Industrial finds unearth palaeontological past
A new exhibit at the Royal Tyrrell Museum of Palaeontology welcomes Albertans to discover spectacular fossil finds from across the province.
As one of the best places in the world for fossil preservation and discovery, Alberta is an exciting window into prehistoric life. The museum’s new exhibit, Grounds for Discovery, showcases some of the most significant fossils that have been discovered through industrial work.
Thousands of cubic metres of soil, gravel, and bedrock are excavated in Alberta every year through road construction, urban development, mining and other industrial activity. When fossils are exposed during these activities, Royal Tyrrell Museum scientists and industrial workers cooperate to safely excavate and protect Alberta’s fossils for scientific study and display.
Each discovery that has been reported and excavated contributes to global research.
“The new Grounds for Discovery exhibit shows visitors first-hand the positive outcomes of reporting fossil discoveries and working with industry. Through personal stories and exceptional specimens, the Royal Tyrrell Museum shows us once again why it is a premier palaeontological research centre and a world-class tourist attraction in this province.”
New species on display
The centrepiece of the exhibit is a new species of dinosaur discovered at the Suncor Millennium Mine near Fort McMurray in 2011.
A Suncor employee spotted something unusual while excavating in the mine. Little did he know that this would turn out to be one of the most significant dinosaur discoveries in the world.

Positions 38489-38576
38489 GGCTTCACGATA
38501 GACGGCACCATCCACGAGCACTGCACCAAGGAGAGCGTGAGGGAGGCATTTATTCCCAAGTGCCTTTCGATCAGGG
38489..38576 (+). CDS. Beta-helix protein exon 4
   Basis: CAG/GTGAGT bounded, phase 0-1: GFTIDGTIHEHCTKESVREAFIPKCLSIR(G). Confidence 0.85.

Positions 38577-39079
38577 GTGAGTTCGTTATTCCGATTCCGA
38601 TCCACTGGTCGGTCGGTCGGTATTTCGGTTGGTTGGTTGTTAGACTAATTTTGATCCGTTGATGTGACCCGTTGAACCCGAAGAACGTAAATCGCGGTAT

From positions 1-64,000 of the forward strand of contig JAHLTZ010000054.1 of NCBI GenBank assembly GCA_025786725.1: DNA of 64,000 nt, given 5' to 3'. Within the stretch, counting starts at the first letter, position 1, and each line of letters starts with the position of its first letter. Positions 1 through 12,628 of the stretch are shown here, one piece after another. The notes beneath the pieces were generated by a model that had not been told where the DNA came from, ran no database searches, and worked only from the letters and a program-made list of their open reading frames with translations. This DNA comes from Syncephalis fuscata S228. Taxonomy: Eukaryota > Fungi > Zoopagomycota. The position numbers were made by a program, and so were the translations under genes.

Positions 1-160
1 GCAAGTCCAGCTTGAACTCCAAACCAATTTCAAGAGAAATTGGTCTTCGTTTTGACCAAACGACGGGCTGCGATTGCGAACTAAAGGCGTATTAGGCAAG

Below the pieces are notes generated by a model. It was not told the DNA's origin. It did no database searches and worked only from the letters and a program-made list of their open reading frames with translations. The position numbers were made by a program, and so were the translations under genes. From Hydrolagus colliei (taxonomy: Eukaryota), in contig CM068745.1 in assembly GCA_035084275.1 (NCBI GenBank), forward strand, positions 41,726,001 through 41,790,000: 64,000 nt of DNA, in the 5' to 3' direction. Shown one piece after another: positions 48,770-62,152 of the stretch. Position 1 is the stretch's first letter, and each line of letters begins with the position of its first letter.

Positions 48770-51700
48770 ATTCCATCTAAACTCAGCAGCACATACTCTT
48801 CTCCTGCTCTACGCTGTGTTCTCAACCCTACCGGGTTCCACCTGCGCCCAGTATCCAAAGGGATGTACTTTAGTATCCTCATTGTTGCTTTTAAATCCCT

This new species of nodosaur (armoured dinosaur) is the oldest dinosaur known from Alberta – approximately 112 million years old – and is the best preserved armoured dinosaur ever found.
Since its discovery, the public have been able to share in the nodosaur’s journey by watching its painstaking preparation by technicians through the lab gallery window. For the first time, all the pieces have been put together so it can finally share its story.
Research on this extraordinary nodosaur was supported through the National Geographic Society and is being featured in the June 2017 issue of National Geographic magazine, available online today and on print newsstands on May 30. The magazine feature includes an interactive featuring a 3D model of the nodosaur, both how it looked and lived in its day, and how it came to be fossilized for millions of years before its discovery.
Other exceptional finds highlighted in the exhibit include a new genus and species of a pantodont (a rare early mammal) found during road construction near Red Deer, and a mosasaur found at the Korite Mine in southern Alberta whose spectacular preservation sheds light on marine reptile behaviour.
"Staff at the Royal Tyrrell Museum and our colleagues at the Royal Alberta Museum have been working for several decades to educate industry on the importance of preserving and protecting fossils uncovered by industrial activities. This exhibit highlights some of the results of this collaborative approach to heritage preservation.”
About the museum
As Canada’s only museum devoted exclusively to palaeontology, the Royal Tyrrell Museum of Palaeontology has established itself as an epicentre of scientific research and public engagement.
The museum attracts visitors from across the province, the nation and around the world. Since opening its doors in 1985, the museum has drawn more than 12.5 million visitors.
In its 32-year history, the museum has collected some of the best fossils in the world that have given us a better understanding of what life was like in ancient Alberta.
$9.3 million is being invested into a 1300m² expansion of the Museum expected to begin this summer and completed in 2019. The expansion project is being managed by Alberta Infrastructure.